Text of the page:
When it comes to grooming, there’s a good chance your baby has already started showing an interest in taking matters (and brushes) into her own hands. It may be tempting to encourage her to fully take over, but it’s also important to be sure the job will get done well.
The American Academy of Pediatrics reports that tooth decay affects nearly half of all children. That means it’s crucial to make sure your baby’s teeth are being cleaned properly each time you brush, and that you're brushing at least twice each day.
Many parents begin letting their children brush their own teeth when the resistance to parent-brushing gets too great. There are many factors that may lead to these protests, from sore gums associated with teething to a simple desire for independence. Wanting to brush for herself is a great quality for children who have the coordination and motivation to brush well, and can be a great first step towards passing her the toothbrushing torch. On the other hand, though, some children start getting interested in brushing before they’re really ready to take over. While it’s a great time to introduce them to some brushing technique, it also might not be quite the time to pass full brushing responsibility over.If your baby starts to insist on doing the brushing for herself before she is totally ready, you can let her explore with the toothbrush for a minute or two, but complete the job on your own to guarantee her teeth receive a good cleaning. For a child who is especially opposed to having her teeth brushed, there are some tactics you can try.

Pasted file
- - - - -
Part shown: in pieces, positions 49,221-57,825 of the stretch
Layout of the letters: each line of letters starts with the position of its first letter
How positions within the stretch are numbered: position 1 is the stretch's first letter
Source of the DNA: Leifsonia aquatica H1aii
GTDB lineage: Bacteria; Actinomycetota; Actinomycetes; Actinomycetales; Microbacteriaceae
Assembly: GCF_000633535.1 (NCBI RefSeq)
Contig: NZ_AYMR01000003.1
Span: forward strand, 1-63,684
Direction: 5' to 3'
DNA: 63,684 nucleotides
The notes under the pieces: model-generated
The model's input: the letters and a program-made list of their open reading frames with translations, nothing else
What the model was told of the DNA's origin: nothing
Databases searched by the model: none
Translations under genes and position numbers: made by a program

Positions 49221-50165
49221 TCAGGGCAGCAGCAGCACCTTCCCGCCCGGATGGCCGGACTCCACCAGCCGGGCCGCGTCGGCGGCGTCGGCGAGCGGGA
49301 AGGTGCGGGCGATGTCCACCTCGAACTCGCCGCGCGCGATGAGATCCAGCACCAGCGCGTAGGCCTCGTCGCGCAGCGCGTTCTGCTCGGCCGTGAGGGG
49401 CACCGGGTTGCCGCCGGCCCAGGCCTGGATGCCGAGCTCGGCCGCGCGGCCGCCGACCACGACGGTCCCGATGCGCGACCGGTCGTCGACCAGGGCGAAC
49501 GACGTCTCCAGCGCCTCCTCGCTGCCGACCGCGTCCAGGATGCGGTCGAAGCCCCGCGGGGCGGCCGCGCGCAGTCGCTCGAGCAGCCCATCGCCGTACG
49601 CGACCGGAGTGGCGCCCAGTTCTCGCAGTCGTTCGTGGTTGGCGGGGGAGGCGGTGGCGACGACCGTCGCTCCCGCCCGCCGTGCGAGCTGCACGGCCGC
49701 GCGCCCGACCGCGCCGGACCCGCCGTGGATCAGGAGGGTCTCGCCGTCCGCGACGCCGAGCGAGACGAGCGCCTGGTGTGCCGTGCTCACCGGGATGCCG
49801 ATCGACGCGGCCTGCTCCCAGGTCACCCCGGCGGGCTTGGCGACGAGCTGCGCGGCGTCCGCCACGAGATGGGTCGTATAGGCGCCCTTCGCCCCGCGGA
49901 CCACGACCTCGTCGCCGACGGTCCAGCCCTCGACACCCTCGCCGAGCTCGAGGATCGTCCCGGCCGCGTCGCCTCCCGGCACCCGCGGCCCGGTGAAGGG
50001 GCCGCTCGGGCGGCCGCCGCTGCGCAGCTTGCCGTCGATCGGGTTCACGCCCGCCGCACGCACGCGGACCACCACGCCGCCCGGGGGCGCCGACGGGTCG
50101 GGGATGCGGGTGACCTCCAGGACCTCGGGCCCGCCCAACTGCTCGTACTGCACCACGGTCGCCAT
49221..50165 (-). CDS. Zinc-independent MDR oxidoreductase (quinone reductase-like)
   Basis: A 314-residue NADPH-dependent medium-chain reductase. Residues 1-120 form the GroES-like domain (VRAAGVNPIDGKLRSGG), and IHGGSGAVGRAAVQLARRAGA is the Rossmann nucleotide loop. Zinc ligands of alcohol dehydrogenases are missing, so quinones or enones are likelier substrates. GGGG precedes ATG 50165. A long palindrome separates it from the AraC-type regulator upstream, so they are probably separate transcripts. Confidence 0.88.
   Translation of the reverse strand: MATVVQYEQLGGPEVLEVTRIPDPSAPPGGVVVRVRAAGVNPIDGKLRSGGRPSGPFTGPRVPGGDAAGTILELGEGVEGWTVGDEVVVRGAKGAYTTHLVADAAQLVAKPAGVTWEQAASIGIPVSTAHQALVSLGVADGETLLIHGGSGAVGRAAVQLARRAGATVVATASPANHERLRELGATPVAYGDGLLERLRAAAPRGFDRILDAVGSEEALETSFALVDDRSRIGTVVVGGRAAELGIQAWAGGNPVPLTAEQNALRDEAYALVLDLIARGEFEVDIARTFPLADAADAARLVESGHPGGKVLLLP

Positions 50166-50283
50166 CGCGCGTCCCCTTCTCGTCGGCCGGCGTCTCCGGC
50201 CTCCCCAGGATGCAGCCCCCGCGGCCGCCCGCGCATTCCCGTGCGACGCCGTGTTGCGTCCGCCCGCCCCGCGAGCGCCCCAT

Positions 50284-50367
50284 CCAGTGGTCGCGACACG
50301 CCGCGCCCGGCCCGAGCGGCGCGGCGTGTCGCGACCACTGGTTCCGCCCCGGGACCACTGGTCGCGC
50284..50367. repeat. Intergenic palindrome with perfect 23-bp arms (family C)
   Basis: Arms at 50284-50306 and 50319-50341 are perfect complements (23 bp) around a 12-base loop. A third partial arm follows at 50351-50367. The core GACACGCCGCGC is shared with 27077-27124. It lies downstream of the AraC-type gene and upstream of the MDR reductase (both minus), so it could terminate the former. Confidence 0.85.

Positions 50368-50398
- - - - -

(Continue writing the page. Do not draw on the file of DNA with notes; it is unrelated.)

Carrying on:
As with most developmental milestones, the time when a child can effectively brush her teeth on her own will vary. Research shows that children tend to pick up this skill around their preschool years, but most children will still need supervision until at least age 6, and some even beyond.
The best bet at guaranteeing good oral hygiene is to continue brushing your baby's teeth for her until she can fully manipulate the toothbrush, and even then you’ll want to inspect her teeth to be sure they’re clean. Some parents will need to continue to brush the back teeth and floss for their children long after they’ve learned to use a toothbrush correctly.
There is no magic age for children to be ready to brush their teeth on their own, and the most important thing is always just to continue making brushing a part of your baby’s regular routine, and encouraging good oral hygiene. The more often she practices good brushing techniques, the sooner she will begin to pick it up on her own!